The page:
The Pointe

MidPointe Library's Official Blog

Remembering intuitive children's author Maurice Sendak, born this day in 1928


His children’s books challenged conventional publishing, raised eyebrows, worried librarians and parents...and earned the favor of children around the world. 

Perhaps his most memorable contribution to children’s literature is the 1963 classic, “Where the Wild Things Are,” for which he won the prestigious 1964 Caldecott Medal from the Association for Library Service to Children, a division of the American Library Association. (*) 

Indeed, to author Maurice Sendak, born on this date, June 10, in 1928, (**) children were intuitive, realistic and deserving of books that reflected those innate qualities. Janet B. Pascal, author of the juvenile biography, “Who Was -- Maurice Sendak?,” wrote:  

“Maurice Sendak knew that it wouldn’t hurt children to read about his scary Wild Things. Even as a small child, he knew that the world was full of monsters. The only way to deal with them was to do what Max (the main character) did – stare them in the eyes and show them who was boss.” 


A Brooklyn, New York, native and son of Polish-Jewish immigrants, Sendak became aware of scary things at a young age, Pascal continued. 

She recounted the early 1930s, when Sendak was a small child and one of the most notorious crimes ever committed in America captured headlines : the kidnapping of the baby son of famed aviator Charles Lindbergh and his wife Anne. The baby’s body was found in woods a few months later. 

 “Even though Maurice was not yet four years old, the story terrified him,” Pascal wrote. “The Lindbergh baby was a perfect little American with blond curls and dimples. If a little boy like this wasn’t safe, how could the sick child of a poor Polish couple in Brooklyn be safe?”  


In addition, the future children’s author “grew up during the time when Europe was moving toward World War II. Both of Maurice’s parents had many Jewish relatives in Poland...The Nazi Party in Germany was taking power. The Nazis wanted to get rid of all the Jews in Europe...” 

Maurice’s parents “tried to help family members in Poland escape. They were able to bring some relatives to the United States. But many others did not make it out,” Pascal wrote.  

In time, their worst fears were confirmed. “On the morning of his bar mitzvah..., Maurice learned that his father’s entire village back in Poland had been destroyed by Nazis. Every one of his relatives in Europe had been killed,” the biographer wrote. 

“From an early age, Maurice knew that terrible things happened in the real world. But most children’s books showed the world as a cozy, secure place,” Pascal continued. “When he started to write his own children’s books, he decided not to do that. ‘You learn very quickly that parents can’t protect you,’ he said. ‘You never feel safe. It’s the way I know I felt as a child.”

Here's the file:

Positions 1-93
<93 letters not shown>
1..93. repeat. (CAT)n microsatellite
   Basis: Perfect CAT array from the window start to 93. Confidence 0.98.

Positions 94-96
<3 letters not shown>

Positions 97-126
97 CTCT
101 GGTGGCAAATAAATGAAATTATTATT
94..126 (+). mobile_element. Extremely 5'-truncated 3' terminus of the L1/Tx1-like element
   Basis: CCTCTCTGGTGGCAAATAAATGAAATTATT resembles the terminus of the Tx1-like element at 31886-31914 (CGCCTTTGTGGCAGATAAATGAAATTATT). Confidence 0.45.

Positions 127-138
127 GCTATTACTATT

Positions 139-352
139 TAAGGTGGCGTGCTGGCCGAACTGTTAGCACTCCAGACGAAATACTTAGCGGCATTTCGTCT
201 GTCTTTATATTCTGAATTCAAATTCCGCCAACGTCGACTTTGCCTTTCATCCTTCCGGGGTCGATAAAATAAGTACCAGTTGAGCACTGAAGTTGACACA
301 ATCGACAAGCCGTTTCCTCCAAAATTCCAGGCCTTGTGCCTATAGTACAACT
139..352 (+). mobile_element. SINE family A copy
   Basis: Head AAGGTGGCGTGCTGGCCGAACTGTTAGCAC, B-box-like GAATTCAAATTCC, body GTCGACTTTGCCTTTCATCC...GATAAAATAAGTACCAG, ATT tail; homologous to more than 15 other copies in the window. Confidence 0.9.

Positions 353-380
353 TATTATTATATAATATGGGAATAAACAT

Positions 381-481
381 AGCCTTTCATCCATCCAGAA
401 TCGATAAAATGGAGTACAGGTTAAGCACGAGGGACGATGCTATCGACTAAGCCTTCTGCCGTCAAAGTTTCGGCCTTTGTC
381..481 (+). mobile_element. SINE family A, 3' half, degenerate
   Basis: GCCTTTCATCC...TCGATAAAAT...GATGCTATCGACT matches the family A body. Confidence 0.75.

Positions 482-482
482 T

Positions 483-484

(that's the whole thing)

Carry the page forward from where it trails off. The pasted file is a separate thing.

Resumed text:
Pascal explained that before “Where the Wild Things Are” was published, “most children’s books only talked about nice feelings.” After it was released, she wrote, “people started to realize that it was good for a picture book to deal with other feelings, like anger and fear...” 

She reported that Sendak was “happy to receive such a great honor” as the Caldecott Medal. “But it pleased him more that children liked his book...” 

Maurice Sendak died May 8, 2012 in Danbury, Connecticut. (*) 

(*) From the Association for Library Service to Children (ALSC), a Division of the American Library Association 

 (**) From Chase’s 2019 Calendar of Events” available for checkout at MidPointe Library. 

All other information for this article can be found in the book by Janet B. Pascal : “Who Was – Maurice Sendak?” available for checkout at MidPointe Library. It is one of the popular “Who Was---?” series.  

The cover of “Who Was Maurice Sendak?” by Janet B. Pascal. Sendak’s likeness was illustrated by Stephen Marchesi. 

The cover of “Where the Wild Things Are” from MidPointe Library’s eLibrary, accessible via > eLibrary > eBooks > Hoopla 

Or directly at: 

The color photo of Maurice Sendak is from the cover of another biography, “Maurice Sendak,” by Chris Bowman. It’s available for checkout via: > eLibrary > eBooks > Hoopla > Maurice Sendak 

Look to MidPointe Library’s on-shelf catalog and vast eLibrary for literally thousands of children’s material, fiction and non-fiction!  

Then join us at MidPointe Library for our ever-popular “Summer Reading Program” for all ages and interests! It’s being observed now through July 31 at all five locations: Middletown, West Chester, Trenton, Monroe, Liberty Township (2nd floor, Liberty Center) and onboard our roving “Library On Wheels,” formerly known as The Bookmobile. 

Read books for prizes, see special guests and more at “Summer Reading”!